4 Australian Sparkling Ale, American Wheat Beer, and Munich Helles
6 Helles Bock, Doppelbock, and Weissbier
8 Marzen, British Bitter, and English IPA
10 Czech Amber Lager, Vienna Lager, and Irish Red Ale
20 English Porter
30 Foreign Extra Stout
40 Imperial Stout

(Note: Keep in mind that these are only to give you an idea. For example, English porters do not always need to have an SRM value of 20. English porters have an SRM color range value of 20 to 30.)

Factors That Affect Beer Color

So far, we have discussed beer colors and how to measure them. Now, let us briefly discuss how these beer colors get from one color to another.

In the same way that every item added in the making of a brew affects its flavor, each ingredient also affects the beer’s color. However, some things in the process considerably affect a beer’s colors. Those are:

  • As you can guess, the more the malt gets roasted, the darker one can expect a brew to be.
  • pH Levels. The higher the pH level, the darker one can expect a beer to be.
  • The longer the brewing time, the darker one can expect a beer to be.
  • The more unfiltered a brew is, the darker one can expect it to be.

These are only examples, though. Again, every item added to the brew can affect its color. In addition, the execution of every step and process will also have an effect on the beer’s color.

Light Beers VS Dark Beers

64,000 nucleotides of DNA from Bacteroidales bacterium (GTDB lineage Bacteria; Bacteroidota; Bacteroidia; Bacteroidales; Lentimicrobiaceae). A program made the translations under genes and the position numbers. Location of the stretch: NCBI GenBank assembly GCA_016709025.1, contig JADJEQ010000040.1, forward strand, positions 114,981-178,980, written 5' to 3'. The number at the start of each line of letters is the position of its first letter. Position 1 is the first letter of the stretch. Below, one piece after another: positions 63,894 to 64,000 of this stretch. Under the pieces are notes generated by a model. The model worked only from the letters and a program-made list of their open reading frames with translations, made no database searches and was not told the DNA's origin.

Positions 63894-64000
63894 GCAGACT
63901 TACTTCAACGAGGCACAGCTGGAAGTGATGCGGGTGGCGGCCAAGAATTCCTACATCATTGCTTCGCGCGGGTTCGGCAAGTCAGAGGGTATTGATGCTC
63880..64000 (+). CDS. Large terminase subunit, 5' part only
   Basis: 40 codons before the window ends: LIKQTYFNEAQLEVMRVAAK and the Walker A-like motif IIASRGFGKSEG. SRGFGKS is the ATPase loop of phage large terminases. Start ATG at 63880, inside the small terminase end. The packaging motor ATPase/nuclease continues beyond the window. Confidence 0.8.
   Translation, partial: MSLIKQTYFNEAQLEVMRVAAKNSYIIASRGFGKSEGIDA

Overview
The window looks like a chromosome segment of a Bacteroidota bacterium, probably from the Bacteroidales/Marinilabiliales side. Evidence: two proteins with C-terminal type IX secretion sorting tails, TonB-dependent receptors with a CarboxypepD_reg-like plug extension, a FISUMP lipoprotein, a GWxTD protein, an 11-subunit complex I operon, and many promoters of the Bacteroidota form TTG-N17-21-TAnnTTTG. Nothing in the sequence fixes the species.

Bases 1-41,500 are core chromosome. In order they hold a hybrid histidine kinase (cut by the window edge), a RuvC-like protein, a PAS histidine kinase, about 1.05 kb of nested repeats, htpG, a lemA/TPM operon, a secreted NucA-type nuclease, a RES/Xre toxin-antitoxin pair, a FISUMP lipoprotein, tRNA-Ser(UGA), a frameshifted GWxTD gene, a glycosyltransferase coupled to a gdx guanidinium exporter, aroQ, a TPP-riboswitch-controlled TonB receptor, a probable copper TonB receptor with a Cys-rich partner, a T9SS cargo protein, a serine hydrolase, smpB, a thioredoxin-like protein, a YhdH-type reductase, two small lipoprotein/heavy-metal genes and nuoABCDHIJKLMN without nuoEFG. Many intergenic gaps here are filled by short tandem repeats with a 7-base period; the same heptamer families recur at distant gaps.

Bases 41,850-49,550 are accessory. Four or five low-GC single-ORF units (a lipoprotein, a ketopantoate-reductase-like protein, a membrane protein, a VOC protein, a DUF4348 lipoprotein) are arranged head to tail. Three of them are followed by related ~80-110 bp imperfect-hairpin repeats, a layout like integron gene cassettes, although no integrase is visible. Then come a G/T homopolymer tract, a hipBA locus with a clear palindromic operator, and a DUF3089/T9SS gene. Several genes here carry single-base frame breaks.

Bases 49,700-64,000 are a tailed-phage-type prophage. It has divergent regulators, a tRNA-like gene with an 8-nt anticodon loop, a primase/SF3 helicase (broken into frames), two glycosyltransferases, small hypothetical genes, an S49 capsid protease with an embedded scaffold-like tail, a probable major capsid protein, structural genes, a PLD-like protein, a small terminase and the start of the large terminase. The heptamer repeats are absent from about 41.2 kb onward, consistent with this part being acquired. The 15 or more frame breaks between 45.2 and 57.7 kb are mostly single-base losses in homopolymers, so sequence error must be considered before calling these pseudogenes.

Finally, after all that, let us briefly discuss what all that meant. We now know about different beer colors, how to measure them, and even what causes them. However, what does it all mean to a casual beer drinker?

We cannot explain the meaning of each SRM value here. After all, color alone does not dictate the entirety of a beer. However, one way to make sense of the different colors is that lighter-colored beers tend to be delicate and refreshing. On the other hand, darker-colored beers tend to be heavy and complex. Keep in mind that this is only a general look, though. A light-colored beer could surprise you with its flavors and aromas. On the other hand, a dark-colored beer could surprise you with how delicate it is.

(Note: Talking about light VS dark beers is not synonymous to talks of ales VS lagers. While ales tend to be dark, there are light varieties of it. On the other hand, while lagers tend to be light, there are dark types of it.)


And that concludes our beer color guide! It is no secret that beers come in varying hues and shades. However, it is not always clear what the lovely and mesmerizing tinges and tones hold.

Today, we uncovered what the different colors mean. However, that is not the only secret these alcoholic drinks hold! To get to know these drinks better, you can visit our other beer talks!